“There’s been lots of learning for us around what’s the optimal way to take a native seedling and ensure it survives, and then grows well back on the island. The Chathams is a unique landscape, with harsh winds and polar blasts, and notoriously unfertile soil.”

The science partnership looks at developing scaled seeding production, establishment trials both on the island and at the Scion nursery, to build greater knowledge about the endemic Chathams species and building capacity so that further land can be planted.

Trials this year will include planting on the island in different locations, such as in scrub or grasses, or next to companion trees, as well as differing levels of weed control, to help gauge what is most successful to inform future planting.

Stovold says part of Scion’s contribution also involves knowledge-sharing and training nursery workers based on the island to one day be self-sufficient in seedling production. With limited resources and freight and logistics challenges, the importance of supporting the nurseries on the island is seen as a main ingredient for success.

Colin Faulds, former Scion nursery technician, examines recently planted Hakapiri at Kaingaroa station, Rēkohu.

Colin Faulds and the trust’s Levi Lanauze, collect seed.

Creating circularity

What has helped set the self-sufficiency scene is the waste stocktake, completed in 2022, which collected information on the biological and inorganic waste on Rēkohu. This data and resulting work will have far-reaching impacts for the Chathams, both environmentally and economically.

The trust’s vision for change includes building indigenous innovations and contributing to the economic growth of the island through better environmental practices.

With almost all goods and products imported from New Zealand via air or sea freight, plus an economy largely reliant on primary industries, packaging and inorganic waste are a real issue for the Chathams. On-island capabilities are also a challenge due to isolation and limited infrastructure.

Scion’s portfolio leader for Distributed and Circular Manufacturing, Marc Gaugler, headed the waste audit. He says the stocktake was about understanding the unique situation of the Rēkohu community.

Dani McQuarrie from Hokotehi Moriori Trust surveys plants in the ground.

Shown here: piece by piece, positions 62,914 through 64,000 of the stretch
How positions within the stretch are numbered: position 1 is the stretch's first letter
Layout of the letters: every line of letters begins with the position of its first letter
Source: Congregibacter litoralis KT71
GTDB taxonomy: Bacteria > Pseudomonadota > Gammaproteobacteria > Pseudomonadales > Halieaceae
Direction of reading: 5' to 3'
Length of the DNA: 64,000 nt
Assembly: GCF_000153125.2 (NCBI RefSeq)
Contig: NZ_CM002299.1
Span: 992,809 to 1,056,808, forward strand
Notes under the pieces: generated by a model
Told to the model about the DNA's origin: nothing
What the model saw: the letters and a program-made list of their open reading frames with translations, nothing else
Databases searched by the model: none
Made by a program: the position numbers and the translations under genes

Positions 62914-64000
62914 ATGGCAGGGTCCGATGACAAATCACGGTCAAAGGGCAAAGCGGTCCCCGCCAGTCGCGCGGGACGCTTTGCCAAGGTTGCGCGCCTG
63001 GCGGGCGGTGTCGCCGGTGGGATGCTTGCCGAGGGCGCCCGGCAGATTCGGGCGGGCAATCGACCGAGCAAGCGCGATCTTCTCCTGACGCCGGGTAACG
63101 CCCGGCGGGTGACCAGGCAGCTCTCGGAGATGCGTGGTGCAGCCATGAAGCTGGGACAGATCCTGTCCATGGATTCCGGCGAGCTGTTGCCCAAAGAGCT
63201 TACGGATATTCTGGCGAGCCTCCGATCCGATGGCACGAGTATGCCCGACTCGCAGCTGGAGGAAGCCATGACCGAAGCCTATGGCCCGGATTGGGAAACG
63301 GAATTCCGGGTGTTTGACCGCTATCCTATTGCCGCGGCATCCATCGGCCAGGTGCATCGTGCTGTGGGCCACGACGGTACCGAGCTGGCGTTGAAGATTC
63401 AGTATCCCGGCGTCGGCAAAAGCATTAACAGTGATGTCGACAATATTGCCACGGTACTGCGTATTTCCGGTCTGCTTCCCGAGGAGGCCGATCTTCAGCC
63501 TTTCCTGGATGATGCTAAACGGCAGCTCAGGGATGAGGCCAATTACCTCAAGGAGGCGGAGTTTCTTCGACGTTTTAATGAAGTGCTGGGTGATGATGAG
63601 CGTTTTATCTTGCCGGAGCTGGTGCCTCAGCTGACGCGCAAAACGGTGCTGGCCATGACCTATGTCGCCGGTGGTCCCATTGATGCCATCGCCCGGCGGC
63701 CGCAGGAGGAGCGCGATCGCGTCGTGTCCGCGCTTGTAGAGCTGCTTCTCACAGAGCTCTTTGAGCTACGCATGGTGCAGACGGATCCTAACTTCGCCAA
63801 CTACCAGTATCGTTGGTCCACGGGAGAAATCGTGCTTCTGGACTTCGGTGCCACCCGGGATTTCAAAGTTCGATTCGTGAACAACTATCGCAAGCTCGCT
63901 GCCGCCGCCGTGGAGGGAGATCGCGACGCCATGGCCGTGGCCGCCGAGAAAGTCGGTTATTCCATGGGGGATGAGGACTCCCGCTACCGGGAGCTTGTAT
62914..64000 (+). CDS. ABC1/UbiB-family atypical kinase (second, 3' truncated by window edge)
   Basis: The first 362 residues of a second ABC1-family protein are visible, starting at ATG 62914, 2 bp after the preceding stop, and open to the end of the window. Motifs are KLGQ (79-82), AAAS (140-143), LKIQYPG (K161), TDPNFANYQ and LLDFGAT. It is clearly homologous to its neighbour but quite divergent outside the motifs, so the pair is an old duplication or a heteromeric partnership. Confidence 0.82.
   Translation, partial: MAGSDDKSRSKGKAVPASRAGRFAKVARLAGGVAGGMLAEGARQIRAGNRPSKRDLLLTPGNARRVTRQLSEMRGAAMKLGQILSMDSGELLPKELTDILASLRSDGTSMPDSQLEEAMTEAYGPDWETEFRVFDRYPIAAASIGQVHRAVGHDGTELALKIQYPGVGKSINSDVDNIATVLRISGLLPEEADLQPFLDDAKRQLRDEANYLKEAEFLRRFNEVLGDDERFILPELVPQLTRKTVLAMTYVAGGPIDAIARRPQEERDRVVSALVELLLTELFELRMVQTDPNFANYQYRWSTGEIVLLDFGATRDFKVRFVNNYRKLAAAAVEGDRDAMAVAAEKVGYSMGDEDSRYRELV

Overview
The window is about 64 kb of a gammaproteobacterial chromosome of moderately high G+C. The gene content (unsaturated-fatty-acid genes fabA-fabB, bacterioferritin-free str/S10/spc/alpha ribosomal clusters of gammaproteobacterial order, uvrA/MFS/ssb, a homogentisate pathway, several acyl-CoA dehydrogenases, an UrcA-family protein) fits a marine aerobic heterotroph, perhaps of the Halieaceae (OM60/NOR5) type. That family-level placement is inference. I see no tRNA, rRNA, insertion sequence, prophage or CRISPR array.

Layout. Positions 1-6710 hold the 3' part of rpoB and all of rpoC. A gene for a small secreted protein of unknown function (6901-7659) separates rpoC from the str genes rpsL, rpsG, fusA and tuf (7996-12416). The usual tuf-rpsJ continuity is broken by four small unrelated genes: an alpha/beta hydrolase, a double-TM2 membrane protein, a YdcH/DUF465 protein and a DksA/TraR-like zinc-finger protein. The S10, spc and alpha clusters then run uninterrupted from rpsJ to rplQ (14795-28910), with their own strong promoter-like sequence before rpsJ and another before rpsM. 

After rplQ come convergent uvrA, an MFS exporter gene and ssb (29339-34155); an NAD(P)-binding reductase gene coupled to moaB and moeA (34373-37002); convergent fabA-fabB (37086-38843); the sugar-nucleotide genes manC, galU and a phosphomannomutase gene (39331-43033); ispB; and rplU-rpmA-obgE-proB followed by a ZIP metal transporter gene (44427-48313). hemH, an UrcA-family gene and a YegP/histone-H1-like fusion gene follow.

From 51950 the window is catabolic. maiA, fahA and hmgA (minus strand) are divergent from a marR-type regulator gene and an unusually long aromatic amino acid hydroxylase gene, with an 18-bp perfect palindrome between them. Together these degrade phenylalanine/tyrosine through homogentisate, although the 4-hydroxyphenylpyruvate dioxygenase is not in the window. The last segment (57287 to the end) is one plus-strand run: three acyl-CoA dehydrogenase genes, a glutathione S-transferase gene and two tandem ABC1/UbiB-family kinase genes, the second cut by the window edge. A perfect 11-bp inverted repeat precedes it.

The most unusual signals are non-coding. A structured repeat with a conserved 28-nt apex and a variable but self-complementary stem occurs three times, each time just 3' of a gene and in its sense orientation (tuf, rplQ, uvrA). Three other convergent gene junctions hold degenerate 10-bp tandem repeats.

Ngaio seed collected near Jim Barker reserve, Rēkohu.

“Currently end-of-life options other than landfill or open-field burning don’t exist, not only for single-use items such as packaging and the likes of plastic fishing equipment, but also local bio-waste from fishing and farming.

“While these waste products pose a health and wellbeing issue for the community, it also highlights a loss of economic value and opportunity.”

The waste audit, which also included beach plastic pollution, established that 300 cubic metres of landfill waste was collected on Rēkohu each month, as well as 1.5 tonnes of potentially recyclable material.

Gaugler says potential benefits exist around circular economy principles and associated technologies through rethink, refuse, reduce, reuse, recycle and replace. His team also identified a key opportunity around bio-waste.

“The available biomass residue from future forestry operations and existing seafood processing and farming is a potential resource for future value-add initiatives and economic and environmental benefits for the community.

“Some of these have the potential to replace imported plastic goods and materials, for example the use of local wool as weed mats or agricultural textiles.

“The main challenge is the reliance on New Zealand mainland initiatives to drive change, for example the dependency on freighted packaged goods while no packaging return options or recycling options exist.”

A team effort: Scion senior nursery technician Anita Wylie (front) speaks with trust members about seedling progress.
Restoring the landscape and creating increased self-sufficiency will involve partnering with the right people and technology, in a way that honours the Moriori way of life.

The waste audit highlighted key circularity and sustainability options that could sit alongside planned infrastructure investment on Rēkohu.

These options focus on the transition of the Chatham Islands to a circular economy where waste is minimised or used as a resource to utilise for economic and health and wellbeing benefits.

Gaugler says the project also highlights benefits for New Zealand. By demonstrating circular bioeconomy principles in remote, distant communities, work carried out on Rēkohu has the potential to inform future policy and funding decisions in the transition to a low carbon economy and ensuring no community is left behind.

Shining Karamu loaded with seed, and former Scion nursery technician Colin Faulds, on Rēkohu.

Back to the future

The Chatham Islands community is passionate and engaged with bringing about increased self-sufficiency and restoring the landscape to how it used to be.

Partners involved recognise that long-term change will only be enabled by understanding the environment from a holistic and indigenous point of view.

With Scion and other partners still working deeply in these projects, there is still much to be done, including looking at establishing a micro-abattoir in partnership with AgResearch.

Restoring the landscape and creating increased self-sufficiency will involve partnering with the right people and technology, in a way that honours the Moriori way of life.